- Under Cover
- Special Editorial
- In Pictures
BY TERESE LOEB KREUZER | By all measures, the New Amsterdam Market held on Sunday, June 23 was a resounding success. More than 6,000 people came to the blocks between Beekman St. and Peck Slip on South St. to buy food from the market’s 72 vendors.
Among many other offerings, there were bread bakers using flour from upstate New York and a dairy section showcasing cheese, yogurt and ice cream manufacturers using milk from small dairies.
Maggie Nesciur of Flying Fox brought her hand-picked cherries. The owners of the Pie Corps of Greenpoint brought flaky sweet and savory pies. Scott Bridi of Brooklyn Cured was there with his spiced meats. Laena McCarthy, founder of Anarchy in a Jar, came with her jams, made with local produce.
The market opened at 11 a.m. but by early afternoon, many of the vendors had sold all that they had brought with them.
“It was one of the largest attendances we ever had,” said New Amsterdam Market’s founder, Robert LaValva. “It gave me a real boost of encouragement to see that despite the upheavals of the last couple of months, people came from all over the city.”
The “upheavals” center around a City Council vote on March 20 that granted Howard Hughes Corporation, which has a long-term lease on parts of the Seaport, the right to dismantle the existing mall on Pier 17 and replace it with a new one.
Nine days after that vote, a document came to light showing that Howard Hughes’ letter of intent with the New York City Economic Development Corp. gives the firm the option to erect high-rise hotels, apartment buildings and retail on land formerly occupied by the Fulton Fish Market, including the landmarked Tin Building and the New Market building, which is outside the protected area.
Should Howard Hughes exercise that option, it would have to go through another ULURP (Uniform Land Use Review Procedure).
LaValva, who held the first New Amsterdam Market in 2005, has been campaigning for years to have the Seaport area recognized as a historic market district and to have it preserved as such.
He envisioned using the Tin and New Market buildings as the cornerstones of a large market similar to the Pike Place Market in Seattle or the Reading Terminal Market in Philadelphia, that would be open daily with hundreds of vendors.
City Council’s new plan does include two small food markets, but the developments of March and April punctured LaValva’s dream.
The June 23 New Amsterdam Market will be the only one of the summer. LaValva plans to resume in the fall with monthly markets — a step backward from what he had been doing in the previous two years, when he held markets every week from late spring to December.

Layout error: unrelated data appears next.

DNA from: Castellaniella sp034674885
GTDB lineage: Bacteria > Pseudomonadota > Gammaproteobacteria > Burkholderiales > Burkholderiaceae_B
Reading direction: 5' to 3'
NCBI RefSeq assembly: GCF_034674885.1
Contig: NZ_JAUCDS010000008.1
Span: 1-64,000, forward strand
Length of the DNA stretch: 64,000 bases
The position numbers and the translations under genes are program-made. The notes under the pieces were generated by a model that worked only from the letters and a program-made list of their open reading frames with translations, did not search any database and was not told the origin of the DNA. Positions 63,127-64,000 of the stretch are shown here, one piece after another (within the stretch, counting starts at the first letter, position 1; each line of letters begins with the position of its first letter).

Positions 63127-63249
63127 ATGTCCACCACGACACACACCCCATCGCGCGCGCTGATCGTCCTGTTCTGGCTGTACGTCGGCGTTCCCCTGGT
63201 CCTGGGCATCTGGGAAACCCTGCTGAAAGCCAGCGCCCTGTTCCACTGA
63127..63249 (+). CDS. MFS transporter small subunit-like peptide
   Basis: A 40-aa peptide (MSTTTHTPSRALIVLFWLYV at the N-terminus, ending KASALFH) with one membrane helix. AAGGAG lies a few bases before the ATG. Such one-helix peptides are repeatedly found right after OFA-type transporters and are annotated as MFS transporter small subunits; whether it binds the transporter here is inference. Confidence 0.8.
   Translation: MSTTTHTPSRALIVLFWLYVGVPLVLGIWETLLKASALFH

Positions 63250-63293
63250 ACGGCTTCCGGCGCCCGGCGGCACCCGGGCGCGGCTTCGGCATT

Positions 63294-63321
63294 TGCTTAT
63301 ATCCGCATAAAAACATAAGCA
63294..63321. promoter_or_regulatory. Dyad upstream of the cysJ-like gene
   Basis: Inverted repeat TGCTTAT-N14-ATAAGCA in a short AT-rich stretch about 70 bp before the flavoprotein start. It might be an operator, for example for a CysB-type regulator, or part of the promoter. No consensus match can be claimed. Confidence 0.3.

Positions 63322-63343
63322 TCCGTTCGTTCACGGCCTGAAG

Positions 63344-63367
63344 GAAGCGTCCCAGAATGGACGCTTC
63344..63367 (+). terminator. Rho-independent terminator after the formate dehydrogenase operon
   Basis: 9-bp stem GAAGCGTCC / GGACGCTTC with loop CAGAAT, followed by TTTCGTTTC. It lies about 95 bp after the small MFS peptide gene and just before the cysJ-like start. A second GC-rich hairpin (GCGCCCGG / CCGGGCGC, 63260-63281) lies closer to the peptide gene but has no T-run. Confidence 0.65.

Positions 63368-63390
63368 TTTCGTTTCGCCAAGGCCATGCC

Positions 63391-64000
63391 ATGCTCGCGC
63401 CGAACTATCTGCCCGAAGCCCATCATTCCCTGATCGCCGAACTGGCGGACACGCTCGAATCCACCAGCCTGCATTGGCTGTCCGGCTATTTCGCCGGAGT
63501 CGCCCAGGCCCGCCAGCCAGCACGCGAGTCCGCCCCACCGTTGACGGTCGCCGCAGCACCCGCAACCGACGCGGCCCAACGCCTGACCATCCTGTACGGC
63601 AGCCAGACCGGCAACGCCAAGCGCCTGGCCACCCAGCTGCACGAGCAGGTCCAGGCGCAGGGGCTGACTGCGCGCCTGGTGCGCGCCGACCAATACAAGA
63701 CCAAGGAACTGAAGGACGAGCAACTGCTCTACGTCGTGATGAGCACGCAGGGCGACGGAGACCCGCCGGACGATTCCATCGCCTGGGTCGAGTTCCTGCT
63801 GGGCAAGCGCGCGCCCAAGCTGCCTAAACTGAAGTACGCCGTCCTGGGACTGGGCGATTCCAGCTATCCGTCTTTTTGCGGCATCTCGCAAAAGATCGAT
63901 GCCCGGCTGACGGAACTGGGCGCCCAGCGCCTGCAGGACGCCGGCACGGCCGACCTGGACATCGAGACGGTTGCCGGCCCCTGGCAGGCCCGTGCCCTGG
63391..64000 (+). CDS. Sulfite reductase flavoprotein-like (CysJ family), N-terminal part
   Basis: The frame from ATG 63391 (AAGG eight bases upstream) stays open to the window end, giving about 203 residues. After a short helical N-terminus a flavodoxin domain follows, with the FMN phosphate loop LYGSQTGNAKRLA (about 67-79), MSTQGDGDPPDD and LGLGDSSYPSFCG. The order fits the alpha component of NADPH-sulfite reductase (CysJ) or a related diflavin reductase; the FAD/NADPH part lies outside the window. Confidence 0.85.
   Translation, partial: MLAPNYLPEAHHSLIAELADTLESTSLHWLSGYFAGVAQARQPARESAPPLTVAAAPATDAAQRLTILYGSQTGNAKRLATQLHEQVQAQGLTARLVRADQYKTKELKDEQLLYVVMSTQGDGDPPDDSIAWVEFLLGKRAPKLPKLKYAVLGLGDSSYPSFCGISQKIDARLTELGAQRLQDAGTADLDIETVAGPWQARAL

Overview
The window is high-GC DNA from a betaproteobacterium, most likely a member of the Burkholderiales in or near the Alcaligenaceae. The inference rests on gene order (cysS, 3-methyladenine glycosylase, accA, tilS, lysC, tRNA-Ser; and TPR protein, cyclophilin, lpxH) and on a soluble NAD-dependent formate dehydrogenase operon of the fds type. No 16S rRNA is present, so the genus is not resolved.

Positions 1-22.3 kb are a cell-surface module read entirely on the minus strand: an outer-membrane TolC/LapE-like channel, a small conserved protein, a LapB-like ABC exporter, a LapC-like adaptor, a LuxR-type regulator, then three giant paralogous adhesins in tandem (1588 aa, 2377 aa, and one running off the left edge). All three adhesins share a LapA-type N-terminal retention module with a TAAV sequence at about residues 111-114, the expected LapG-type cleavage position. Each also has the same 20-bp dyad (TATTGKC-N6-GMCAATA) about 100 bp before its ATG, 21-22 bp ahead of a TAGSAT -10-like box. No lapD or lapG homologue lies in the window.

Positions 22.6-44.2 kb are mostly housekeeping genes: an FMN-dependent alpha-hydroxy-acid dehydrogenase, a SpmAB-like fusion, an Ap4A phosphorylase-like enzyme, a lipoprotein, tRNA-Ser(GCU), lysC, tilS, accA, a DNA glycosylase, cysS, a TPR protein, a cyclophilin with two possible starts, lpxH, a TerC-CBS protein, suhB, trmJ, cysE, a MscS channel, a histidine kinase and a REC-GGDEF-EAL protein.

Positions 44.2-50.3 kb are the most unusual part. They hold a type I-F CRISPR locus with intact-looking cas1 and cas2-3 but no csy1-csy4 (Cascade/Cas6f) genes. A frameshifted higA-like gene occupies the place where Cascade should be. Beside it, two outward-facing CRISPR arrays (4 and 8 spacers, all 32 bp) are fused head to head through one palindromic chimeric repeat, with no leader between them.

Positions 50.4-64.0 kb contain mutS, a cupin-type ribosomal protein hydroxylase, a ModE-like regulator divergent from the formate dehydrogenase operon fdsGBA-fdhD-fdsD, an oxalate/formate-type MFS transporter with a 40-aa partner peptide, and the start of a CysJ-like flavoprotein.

“Right now, we’re going to focus all of our energies over the next couple of months on a political campaign to save the Fulton Fish Market,” he said. “People see the [New Amsterdam Market] and they don’t understand why we’re fighting. They think of our market as a done deal. But as much as I’ve tried to explain it, most people can’t envision that we’re talking about something much bigger….Anyone passing by might think, this is a great thing! Why don’t you just keep it in this parking lot?”
LaValva is urging Downtowners “to make it very clear to their elected officials and everyone who’s running for office that they will not accept handing over the Fulton Fish Market to Howard Hughes in any way, shape or form.”
On June 23, in the midst of the market’s usual bustle, LaValva held a brief rally to impart this message. No elected officials were there, but Jenifer Rajkumar, who is running for City Council, did attend and asked the crowd, “Do you want a shopping mall or do you want a seaport?”
LaValva said, “We are also going to be very strongly advocating that the Seaport Museum has to remain. None of those properties can be handed over to Howard Hughes.”
He believes that the city has shown by its actions that it doesn’t appreciate or grasp the historic and urban significance of the Seaport.
“The key to understanding the South Street Seaport is to understand that it is a district and it’s not just 10 blocks of particular charm with a dotted line around them,” he said. “Everything is interconnected. The Landmarks documents from the 1970s when they designated the Seaport talk about the incredible cohesiveness of the urban fabric here — how everything is interrelated with each other….
“This is it. The writing is on the wall. It’s very clear that the city supports handing over the fish market and the museum to Howard Hughes and we have to mobilize and say that is not acceptable.”